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Arsenio Rodríguez and the Transnational Flows of Latin Popular Music, by David F. García, 9/06

Arsenio Rodriguez

"Arsenio Rodriguez was a great Cuban bandleader, who reached the height of his formidable powers during the late 1940s and 1950s. Blinded while a young boy by a kick in the face from a mule or horse, Arsenio was known as "El Ciego Maravilloso," the Blind Marvel (or the "marvelous blind guy," for the more literal among you).

By reinventing the traditional Cuban son, Arsenio gave birth to a thoroughly rhythmic dance music, the precursor to salsa, which has since taken over the airwaves of much of the western hemisphere.

Despite his artistic and commercial success during the '40s and '50s, Arsenio died in almost complete obscurity in Los Angeles in the early 1970s."

-- from

Arsenio was born near Union de Reyes in the Province of Matanzas.

Arsenio handed over his All Star band to trumpettist Felix Chappotín when he moved to New York in 1948.  That group became the Conjunto Chappotín, whose successors, many of whom are relatives of the original musicians, will be touring the US soon. Another sideman, pianist Rubén González, recently toured with the Afro-Cuban All Stars and has cut his own album.

Radio Havana's Eugene Godfried points out how one of Arsenio's enduring tunes is "Adorenla como Marti" which deals with the theme of the AfroCuban Mambi fighters in the Army of Liberation at the end of the last century - they formed the backbone of that Army.  The title refers to the need to respect the AfroCuban leaders who motivated the masses to struggle against Spain, leaders Arsenio names in his song -- Antonio Maceo, Quintin Banderas, Flor Crombet, Bermudez, and others. He could not say Adorenlos but had to use the feminine to disguise who shouild be worshipped, as he could only go so far in his support of these leaders.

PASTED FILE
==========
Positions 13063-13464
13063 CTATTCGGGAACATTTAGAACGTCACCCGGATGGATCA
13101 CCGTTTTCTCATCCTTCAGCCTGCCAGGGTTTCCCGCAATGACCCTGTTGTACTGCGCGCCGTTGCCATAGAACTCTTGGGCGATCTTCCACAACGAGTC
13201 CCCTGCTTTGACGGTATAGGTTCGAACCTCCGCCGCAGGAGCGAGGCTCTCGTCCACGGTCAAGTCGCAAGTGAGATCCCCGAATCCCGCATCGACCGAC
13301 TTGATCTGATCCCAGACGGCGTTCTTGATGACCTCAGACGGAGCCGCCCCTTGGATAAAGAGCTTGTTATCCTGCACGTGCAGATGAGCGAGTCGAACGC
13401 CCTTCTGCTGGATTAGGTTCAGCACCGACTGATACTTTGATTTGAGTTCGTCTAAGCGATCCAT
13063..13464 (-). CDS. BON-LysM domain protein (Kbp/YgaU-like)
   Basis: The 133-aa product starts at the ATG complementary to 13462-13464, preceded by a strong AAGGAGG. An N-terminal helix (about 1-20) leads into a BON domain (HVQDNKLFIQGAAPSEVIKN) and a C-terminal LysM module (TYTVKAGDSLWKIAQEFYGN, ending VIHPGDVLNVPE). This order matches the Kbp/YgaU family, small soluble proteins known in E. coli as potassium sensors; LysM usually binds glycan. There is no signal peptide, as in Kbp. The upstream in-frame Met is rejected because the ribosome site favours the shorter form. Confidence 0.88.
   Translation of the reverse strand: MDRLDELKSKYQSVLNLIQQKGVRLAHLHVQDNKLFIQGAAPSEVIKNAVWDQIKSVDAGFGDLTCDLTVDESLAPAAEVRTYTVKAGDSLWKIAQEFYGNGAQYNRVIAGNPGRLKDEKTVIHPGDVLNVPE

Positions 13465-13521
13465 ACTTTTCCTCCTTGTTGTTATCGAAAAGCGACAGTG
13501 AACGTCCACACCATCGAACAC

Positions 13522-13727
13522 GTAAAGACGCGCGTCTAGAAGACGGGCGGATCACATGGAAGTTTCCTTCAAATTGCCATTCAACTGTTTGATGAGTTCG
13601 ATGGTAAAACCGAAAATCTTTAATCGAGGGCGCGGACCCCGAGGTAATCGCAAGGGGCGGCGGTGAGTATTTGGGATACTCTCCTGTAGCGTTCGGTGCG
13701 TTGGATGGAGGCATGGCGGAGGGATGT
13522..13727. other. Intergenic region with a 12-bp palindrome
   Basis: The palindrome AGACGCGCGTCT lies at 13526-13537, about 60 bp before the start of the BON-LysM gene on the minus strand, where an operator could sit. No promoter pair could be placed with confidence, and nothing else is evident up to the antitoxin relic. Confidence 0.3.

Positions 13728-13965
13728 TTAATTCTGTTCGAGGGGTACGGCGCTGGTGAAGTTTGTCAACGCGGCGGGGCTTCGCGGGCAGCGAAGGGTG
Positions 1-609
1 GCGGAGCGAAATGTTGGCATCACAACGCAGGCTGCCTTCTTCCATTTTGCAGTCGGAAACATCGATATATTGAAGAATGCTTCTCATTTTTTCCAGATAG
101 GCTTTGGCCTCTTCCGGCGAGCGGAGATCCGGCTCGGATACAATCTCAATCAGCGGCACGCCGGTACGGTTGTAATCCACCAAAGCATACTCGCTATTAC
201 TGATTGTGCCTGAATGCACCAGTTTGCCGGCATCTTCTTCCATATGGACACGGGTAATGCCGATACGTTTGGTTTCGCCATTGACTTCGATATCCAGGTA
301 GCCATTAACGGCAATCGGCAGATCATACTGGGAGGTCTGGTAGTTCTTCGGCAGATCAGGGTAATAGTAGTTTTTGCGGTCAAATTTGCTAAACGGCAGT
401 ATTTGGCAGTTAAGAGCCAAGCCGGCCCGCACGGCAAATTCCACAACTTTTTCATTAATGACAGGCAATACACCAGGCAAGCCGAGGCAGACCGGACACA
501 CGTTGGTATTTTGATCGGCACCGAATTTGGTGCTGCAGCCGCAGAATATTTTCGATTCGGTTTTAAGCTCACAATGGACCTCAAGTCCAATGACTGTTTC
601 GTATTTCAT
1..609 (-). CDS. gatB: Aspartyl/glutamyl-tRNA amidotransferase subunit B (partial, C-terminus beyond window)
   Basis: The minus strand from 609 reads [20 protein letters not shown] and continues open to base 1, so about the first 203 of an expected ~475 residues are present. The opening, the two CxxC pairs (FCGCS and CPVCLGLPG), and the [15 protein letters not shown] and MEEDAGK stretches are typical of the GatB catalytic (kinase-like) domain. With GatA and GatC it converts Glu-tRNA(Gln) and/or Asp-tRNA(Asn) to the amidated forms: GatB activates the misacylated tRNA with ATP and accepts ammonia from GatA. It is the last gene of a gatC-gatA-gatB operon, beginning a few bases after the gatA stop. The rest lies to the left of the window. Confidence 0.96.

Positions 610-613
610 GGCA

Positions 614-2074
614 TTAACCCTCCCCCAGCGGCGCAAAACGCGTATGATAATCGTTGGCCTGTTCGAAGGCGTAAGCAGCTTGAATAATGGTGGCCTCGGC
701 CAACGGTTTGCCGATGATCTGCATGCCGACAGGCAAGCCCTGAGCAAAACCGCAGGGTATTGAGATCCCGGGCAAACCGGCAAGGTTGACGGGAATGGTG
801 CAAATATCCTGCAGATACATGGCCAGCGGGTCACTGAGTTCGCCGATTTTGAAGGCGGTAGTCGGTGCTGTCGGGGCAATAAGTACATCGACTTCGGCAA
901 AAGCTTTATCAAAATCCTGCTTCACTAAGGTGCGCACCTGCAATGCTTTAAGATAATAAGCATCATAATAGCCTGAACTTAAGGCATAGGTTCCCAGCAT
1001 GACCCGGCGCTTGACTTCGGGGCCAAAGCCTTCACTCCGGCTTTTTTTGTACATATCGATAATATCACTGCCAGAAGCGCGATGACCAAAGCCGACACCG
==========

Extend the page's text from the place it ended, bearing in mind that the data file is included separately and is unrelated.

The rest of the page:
David Garcia mentions this song in his book, "Arsenio Rodríguez and the Transnational Flows of Latin Popular Music"

Arsenio Rodríguez and the Transnational Flows of Latin Popular Music

Arsenio Rodríguez and the Transnational Flows of Latin Popular Music

The Club Cubano Inter-Americano is still in existence and described on this site.


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Arsenio Rodríguez and the Transnational Flows of Latin Popular Music, 9/06

by David F. García

Publication Date: August 31, 2006
224 pp., 5 tables, 18 figures, 12 b&w illustrations, 6x9"
paper ISBN 1-59213-386-X $24.95

The life and times of one of Cuba's most important musicians.

Arsenio Rodríguez was the creator of the son montuno style, a prolific composer and lyricist, and the father of the mambo. In short, he defined the sound of Cuban music in the 1940s, and the reverberations of his musical revolution can still be felt today. In Arsenio Rodriguez and the Transnational Flows of Latin Popular Music (Publication Date: August 31, 2006), ethnomusicologist David F. García provides a critical biography of this important twentieth-century Latin musician who was dubbed "The Marvelous Blind One" by a Cuban DJ.

García examines the social and musical aspects of Arsenio Rodríguez's life and career, focusing on his innovative son montuno style as it developed from 1940-1968. He recounts Rodríguez's battle for recognition at the height of "mambo mania" in New York City and the significance of his music in the development of salsa.

With firsthand accounts from relatives and fellow musicians, Arsenio Rodríguez and the Transnational Flows of Latin Popular Music follows the musician's fortunes on several continents. García speculates on why Rodríguez never enjoyed wide commercial success despite the importance of his music.

As race, identity, and politics also played significant roles in shaping Rodríguez's music and the trajectory of his career, García also shows how his transnational perspective has had important implications for Latin American and popular music studies.

In the series Studies in Latin American and Caribbean Music, edited by Peter Manuel.

David F. García is Assistant Professor of Music at the University of North Carolina at Chapel Hill.

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